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The History of the Buffalo/Indian Head Nickel

The buffalo nickel (also known as the Indian head nickel) was produced from 1913 through 1938 and was designed by James Earle Fraser. It is actually a bison, not a buffalo, on the reverse but more on that later.

Early in 1911, Treasury Secretary Franklin MacVeagh's son wrote to him suggesting that there be a new design on the five-cent piece. The son had read the law which stipulated a coin design could not be changed more often than every 25 years. The 25 year “waiting” period for the Liberty nickel has passed back in February of 1908. MacVeagh had assumed office under President William Howard Taft in March 1909, and missed all the excitement when President Theodore Roosevelt managed to get several top artists to redesign the cent and gold coins. Fraser's artistic ability earned the undying respect of a dying Augustus Saint-Gaudens, who recommended Fraser to President Theodore Roosevelt to sculpture the official presidential bust. Roosevelt and Fraser quickly became friends. Despite the fact that William Howard Taft was president in 1912, Roosevelt recommended that Fraser be chosen to design the copper-nickel 5-cent coin.

It is interesting to note that the Philadelphia mint was kept in the dark for quite some time during the initial design change discussions. Though not proven, it is widely speculated that this was done because of previous issues with Charles E. Barber over the double eagle design by Augustus Saint-Gaudens in 1908. Barber was still the chief engraver and believed that he should have all authority of engraving and coin design and since he designed the nickel that was still in production, he was probably not in any big hurry to change it.

The obverse design for the Indian Head 5-cent coin, commonly called a "Buffalo nickel," depicts a large, powerful portrait of an Indian, facing right. The appearance is rough looking, unlike the smooth cheeks and other facial features that typify the many versions of Lady Liberty that have been on U.S Coins. The portrait is believed to be a composite of three Indian chiefs, although the identities of the models have been disputed. A few Native Americans laid claim to be the model for the coin. The artist himself identified two of the models as Chief Iron Tail, a Sioux and Chief Two Moons, a Cheyenne. Unfortunately, Fraser had trouble remembering the names of his models. He had been asked the question so many times, that it was evident he was growing tired of the whole issue rather than set the record straight. In an undated letter to Mint Director George E. Roberts believed to be from 1913, suggests that Fraser considered the Indian design represented a type, rather than a direct portrait. He said he could recall Two Moons and Iron Tail as having served as his inspiration and possibly “one or two others”. In alter years he dropped the number of possible “other” models to one.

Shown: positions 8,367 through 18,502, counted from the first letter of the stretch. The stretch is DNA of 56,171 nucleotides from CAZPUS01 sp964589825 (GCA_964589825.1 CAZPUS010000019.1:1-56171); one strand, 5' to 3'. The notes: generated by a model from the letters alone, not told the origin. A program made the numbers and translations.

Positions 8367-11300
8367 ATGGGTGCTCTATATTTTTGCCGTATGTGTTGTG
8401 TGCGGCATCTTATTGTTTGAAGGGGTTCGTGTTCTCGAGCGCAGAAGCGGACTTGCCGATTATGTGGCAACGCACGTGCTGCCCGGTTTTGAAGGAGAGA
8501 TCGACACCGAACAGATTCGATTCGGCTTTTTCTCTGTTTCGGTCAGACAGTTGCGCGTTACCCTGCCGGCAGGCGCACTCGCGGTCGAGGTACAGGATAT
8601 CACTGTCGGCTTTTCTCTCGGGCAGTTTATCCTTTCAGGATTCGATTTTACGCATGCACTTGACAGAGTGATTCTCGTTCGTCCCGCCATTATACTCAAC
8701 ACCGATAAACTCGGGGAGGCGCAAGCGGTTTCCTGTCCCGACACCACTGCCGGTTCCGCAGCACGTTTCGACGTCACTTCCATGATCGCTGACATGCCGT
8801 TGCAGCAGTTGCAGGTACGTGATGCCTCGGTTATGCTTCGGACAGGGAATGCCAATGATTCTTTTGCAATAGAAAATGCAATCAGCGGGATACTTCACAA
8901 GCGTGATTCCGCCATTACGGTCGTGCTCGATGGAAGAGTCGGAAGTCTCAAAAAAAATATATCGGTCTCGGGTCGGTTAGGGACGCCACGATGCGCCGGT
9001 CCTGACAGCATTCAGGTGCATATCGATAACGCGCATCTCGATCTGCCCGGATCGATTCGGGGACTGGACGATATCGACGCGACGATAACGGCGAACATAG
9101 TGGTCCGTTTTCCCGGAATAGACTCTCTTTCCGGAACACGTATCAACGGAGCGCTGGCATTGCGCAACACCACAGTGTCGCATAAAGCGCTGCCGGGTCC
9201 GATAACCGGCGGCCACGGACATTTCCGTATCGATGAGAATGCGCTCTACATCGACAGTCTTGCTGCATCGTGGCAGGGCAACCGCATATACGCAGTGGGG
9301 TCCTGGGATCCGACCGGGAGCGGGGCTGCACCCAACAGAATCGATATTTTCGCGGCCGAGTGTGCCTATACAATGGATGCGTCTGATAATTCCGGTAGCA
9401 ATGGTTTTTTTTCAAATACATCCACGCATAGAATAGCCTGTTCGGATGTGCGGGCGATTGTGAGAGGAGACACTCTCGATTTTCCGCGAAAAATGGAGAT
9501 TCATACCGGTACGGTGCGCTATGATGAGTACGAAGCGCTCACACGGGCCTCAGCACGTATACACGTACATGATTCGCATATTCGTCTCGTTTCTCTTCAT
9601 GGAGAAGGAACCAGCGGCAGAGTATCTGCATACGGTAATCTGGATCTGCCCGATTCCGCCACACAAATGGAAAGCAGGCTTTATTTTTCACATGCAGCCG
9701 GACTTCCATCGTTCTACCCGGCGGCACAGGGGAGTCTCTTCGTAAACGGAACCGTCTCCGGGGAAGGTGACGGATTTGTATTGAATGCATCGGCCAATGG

The one Indian originally believed to be the third model was Chief Two Guns White Calf, a Blackfoot. His claim lost a great deal of validity when in 1931, Fraser denied having used him as a model. In a letter dated June 10, 1931, from Fraser to the Commissioner of Indian Affairs of the U.S. Department of Interior, and later released to the press on July 12, 1931, Fraser is quoted as saying:

 “The Indian head on the Buffalo nickel is not a direct portrait of any particular Indian, but was made from several portrait busts which I did not Indians. As a matter of fact, I used three different Indian heads; I remember two of the men. One was Irontail, the best Indian head I can remember; the other one was Two Moons, and the third I cannot recall. I have never seen Two Guns Whitecalf nor used him in any way, although he has a magnificent head. I can easily understand how he was mistaken in thinking that he posed for me. A great many artists have modeled and drawn him, and it was only natural for him to believe that one of them was the designer of the nickel. I am particularly interested in Indian affairs, having as a boy lived in South Dakota before the Indians were so carefully guarded in their agencies. Later, the Crow Creek agency was formed at Chamberlain, but I always feel that I have seen the Indian in this natural habitat, with the finest costumes being worn. I hope their affairs are progressing favorably.”